By PT Staff, published on March 13, 2012 - last reviewed on June 9, 2016
What's one lesson kids of all ages could benefit from knowing? PT bloggers (psychologytoday.com) weigh in on the basics that youngsters—and the rest of us—would do well to learn.
"Rather than shun people for acting in ways you can't explain, ask questions about their behavior. You may discover they're deploying an ingenious coping strategy to a challenge you weren't aware of." —Glenn Alperin, Face Off: Living with prosopagnosia.
"Your genes may determine what tempts you, but temptations alone are not enough to explain actions. When people around you are behaving badly, you can still choose to be a mensch." —Mindy Greenstein, Ph.D., The Flip Side: You can't spell "joy" without the "oy."
"Be honest. It may sound simple, but it takes courage to do the right thing when no one is watching and to tell the truth even when it isn't celebrated." —Maureen Healy, Creative Development: Growing a child's unique gifts.
"The most important lesson lies in understanding one's fear and anger, and the primitive brain. Fear of loss, isolation, and abandonment are a death threat to the amygdala, which pushes us into a fight-or-flight mode. The most important work involves soothing the amygdala, as well as generating love, compassion, and wisdom from our cerebral cortex." —Ravi Chandra, The Pacific Heart: Psychiatry, spirituality and culture.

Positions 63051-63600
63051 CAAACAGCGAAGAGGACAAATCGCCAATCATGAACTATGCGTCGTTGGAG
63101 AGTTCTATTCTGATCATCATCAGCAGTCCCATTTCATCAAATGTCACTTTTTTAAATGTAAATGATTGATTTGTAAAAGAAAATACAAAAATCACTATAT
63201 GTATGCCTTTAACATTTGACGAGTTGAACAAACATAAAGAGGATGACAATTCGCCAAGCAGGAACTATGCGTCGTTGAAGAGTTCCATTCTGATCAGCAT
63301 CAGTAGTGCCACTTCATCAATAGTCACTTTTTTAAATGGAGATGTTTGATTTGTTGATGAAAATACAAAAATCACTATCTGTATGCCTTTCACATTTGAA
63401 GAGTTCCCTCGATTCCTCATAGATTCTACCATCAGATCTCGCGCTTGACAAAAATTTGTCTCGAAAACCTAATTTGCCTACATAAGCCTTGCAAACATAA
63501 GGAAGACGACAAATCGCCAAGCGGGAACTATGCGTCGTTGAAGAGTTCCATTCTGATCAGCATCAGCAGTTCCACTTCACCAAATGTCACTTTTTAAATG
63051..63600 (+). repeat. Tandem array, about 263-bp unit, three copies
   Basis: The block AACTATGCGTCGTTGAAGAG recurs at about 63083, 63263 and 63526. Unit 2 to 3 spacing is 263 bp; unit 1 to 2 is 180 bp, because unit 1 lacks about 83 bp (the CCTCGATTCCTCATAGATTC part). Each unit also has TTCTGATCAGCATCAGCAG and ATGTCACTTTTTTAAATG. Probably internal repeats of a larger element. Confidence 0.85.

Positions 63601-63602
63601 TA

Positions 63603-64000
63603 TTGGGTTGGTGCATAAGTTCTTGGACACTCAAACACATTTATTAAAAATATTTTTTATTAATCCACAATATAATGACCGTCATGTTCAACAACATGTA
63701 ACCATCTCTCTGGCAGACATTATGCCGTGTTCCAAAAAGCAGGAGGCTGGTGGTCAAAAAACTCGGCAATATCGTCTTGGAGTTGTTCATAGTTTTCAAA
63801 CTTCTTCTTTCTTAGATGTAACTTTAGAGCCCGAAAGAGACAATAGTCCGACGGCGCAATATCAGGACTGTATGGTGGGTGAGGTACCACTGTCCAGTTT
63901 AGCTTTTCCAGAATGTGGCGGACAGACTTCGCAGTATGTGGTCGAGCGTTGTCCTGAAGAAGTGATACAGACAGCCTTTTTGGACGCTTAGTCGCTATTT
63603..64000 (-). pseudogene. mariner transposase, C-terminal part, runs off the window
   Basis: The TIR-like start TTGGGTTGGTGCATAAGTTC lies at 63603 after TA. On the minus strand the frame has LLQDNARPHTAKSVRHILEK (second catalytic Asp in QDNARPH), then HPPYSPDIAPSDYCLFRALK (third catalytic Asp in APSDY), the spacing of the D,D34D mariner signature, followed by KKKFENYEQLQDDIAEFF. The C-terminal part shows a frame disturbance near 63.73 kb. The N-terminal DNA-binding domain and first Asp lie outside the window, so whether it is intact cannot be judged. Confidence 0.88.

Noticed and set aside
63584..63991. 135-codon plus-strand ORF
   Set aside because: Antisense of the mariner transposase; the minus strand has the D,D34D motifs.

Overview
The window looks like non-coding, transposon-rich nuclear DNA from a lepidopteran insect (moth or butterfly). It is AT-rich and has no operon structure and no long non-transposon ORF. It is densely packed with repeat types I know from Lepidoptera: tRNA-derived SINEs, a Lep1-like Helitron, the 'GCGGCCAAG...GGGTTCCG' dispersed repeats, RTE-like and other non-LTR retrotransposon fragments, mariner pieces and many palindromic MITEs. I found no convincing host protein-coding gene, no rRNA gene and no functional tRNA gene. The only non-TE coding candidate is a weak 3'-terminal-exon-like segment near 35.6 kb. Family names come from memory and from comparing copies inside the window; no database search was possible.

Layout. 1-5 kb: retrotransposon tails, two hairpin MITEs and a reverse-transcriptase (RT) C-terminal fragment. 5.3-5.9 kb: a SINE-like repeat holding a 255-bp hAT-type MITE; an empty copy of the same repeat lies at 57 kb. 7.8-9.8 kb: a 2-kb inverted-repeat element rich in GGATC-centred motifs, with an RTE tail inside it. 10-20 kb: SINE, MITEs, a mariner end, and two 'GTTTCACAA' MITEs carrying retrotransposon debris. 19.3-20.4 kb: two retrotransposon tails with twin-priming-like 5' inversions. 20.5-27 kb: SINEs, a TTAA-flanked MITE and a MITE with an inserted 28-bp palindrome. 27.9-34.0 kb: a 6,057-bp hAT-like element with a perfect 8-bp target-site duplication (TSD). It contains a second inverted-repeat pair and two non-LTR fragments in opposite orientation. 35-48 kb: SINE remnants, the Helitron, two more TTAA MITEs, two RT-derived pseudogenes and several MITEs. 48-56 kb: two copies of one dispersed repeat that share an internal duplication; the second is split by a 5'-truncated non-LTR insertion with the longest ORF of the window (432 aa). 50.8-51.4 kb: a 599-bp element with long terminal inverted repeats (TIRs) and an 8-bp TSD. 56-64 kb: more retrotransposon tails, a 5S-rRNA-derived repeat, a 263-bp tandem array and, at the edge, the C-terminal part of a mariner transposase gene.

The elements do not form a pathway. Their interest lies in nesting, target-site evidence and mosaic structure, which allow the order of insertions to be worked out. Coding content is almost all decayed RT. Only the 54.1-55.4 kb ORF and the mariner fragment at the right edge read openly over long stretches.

"Do what you love, but make sure you have the ability. Identify your strengths and make them work for you." —Pia Savage, Odd Girl In: How do I fit in?
"Relationships are about balancing space between you and your loved one. One person may need more; the other, less. Identify which side you take. Then develop the parts of yourself to balance the continuum." —Laurie J. Watson, L.M.F.T., L.P.C., Married and Still Doing It: Wanting the one you're with.
"Understand the role of challenge and hardship in life, and know that success is measured through effort rather than grades, test scores, or life status. Children grow intellectually and emotionally when they overcome obstacles, learn from mistakes, and experience the valleys as well as the pinnacles of success." —Marilyn Price-Mitchell, Ph.D., The Moment of Youth: Helping teens believe in themselves.
"Question negative self-talk before it becomes destructive. And don't believe everything you feel and think. Just because you sometimes believe you're worthless, unlovable, and stupid doesn't mean you actually are these things." —Victoria Maxwell, Crazy for Life: Escapades of a bipolar princess.